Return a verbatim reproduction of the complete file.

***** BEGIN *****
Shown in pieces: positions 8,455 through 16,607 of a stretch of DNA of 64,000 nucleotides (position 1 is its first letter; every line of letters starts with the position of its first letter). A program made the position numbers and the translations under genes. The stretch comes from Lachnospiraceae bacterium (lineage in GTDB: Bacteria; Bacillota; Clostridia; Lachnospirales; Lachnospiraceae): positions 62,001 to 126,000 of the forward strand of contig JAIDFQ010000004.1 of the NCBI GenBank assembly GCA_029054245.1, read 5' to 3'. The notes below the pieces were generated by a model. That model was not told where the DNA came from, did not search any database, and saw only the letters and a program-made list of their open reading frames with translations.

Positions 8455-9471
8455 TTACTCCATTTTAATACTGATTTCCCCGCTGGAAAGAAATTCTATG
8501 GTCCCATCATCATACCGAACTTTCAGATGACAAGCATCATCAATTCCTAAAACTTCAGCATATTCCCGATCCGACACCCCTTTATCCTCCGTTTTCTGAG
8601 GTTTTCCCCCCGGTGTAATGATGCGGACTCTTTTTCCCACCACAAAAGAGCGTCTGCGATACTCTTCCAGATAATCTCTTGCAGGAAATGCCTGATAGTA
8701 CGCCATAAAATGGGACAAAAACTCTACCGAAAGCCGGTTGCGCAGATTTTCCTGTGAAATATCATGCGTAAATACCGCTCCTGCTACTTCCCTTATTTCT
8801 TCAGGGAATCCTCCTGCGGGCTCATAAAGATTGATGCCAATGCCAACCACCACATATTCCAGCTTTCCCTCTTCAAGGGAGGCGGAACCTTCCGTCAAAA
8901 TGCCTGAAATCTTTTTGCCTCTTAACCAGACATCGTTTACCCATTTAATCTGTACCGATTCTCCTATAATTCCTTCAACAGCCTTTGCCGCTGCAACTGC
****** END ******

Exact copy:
Shown in pieces: positions 8,455 through 16,607 of a stretch of DNA of 64,000 nucleotides (position 1 is its first letter; every line of letters starts with the position of its first letter). A program made the position numbers and the translations under genes. The stretch comes from Lachnospiraceae bacterium (lineage in GTDB: Bacteria; Bacillota; Clostridia; Lachnospirales; Lachnospiraceae): positions 62,001 to 126,000 of the forward strand of contig JAIDFQ010000004.1 of the NCBI GenBank assembly GCA_029054245.1, read 5' to 3'. The notes below the pieces were generated by a model. That model was not told where the DNA came from, did not search any database, and saw only the letters and a program-made list of their open reading frames with translations.

Positions 8455-9471
8455 TTACTCCATTTTAATACTGATTTCCCCGCTGGAAAGAAATTCTATG
8501 GTCCCATCATCATACCGAACTTTCAGATGACAAGCATCATCAATTCCTAAAACTTCAGCATATTCCCGATCCGACACCCCTTTATCCTCCGTTTTCTGAG
8601 GTTTTCCCCCCGGTGTAATGATGCGGACTCTTTTTCCCACCACAAAAGAGCGTCTGCGATACTCTTCCAGATAATCTCTTGCAGGAAATGCCTGATAGTA
8701 CGCCATAAAATGGGACAAAAACTCTACCGAAAGCCGGTTGCGCAGATTTTCCTGTGAAATATCATGCGTAAATACCGCTCCTGCTACTTCCCTTATTTCT
8801 TCAGGGAATCCTCCTGCGGGCTCATAAAGATTGATGCCAATGCCAACCACCACATATTCCAGCTTTCCCTCTTCAAGGGAGGCGGAACCTTCCGTCAAAA
8901 TGCCTGAAATCTTTTTGCCTCTTAACCAGACATCGTTTACCCATTTAATCTGTACCGATTCTCCTATAATTCCTTCAACAGCCTTTGCCGCTGCAACTGC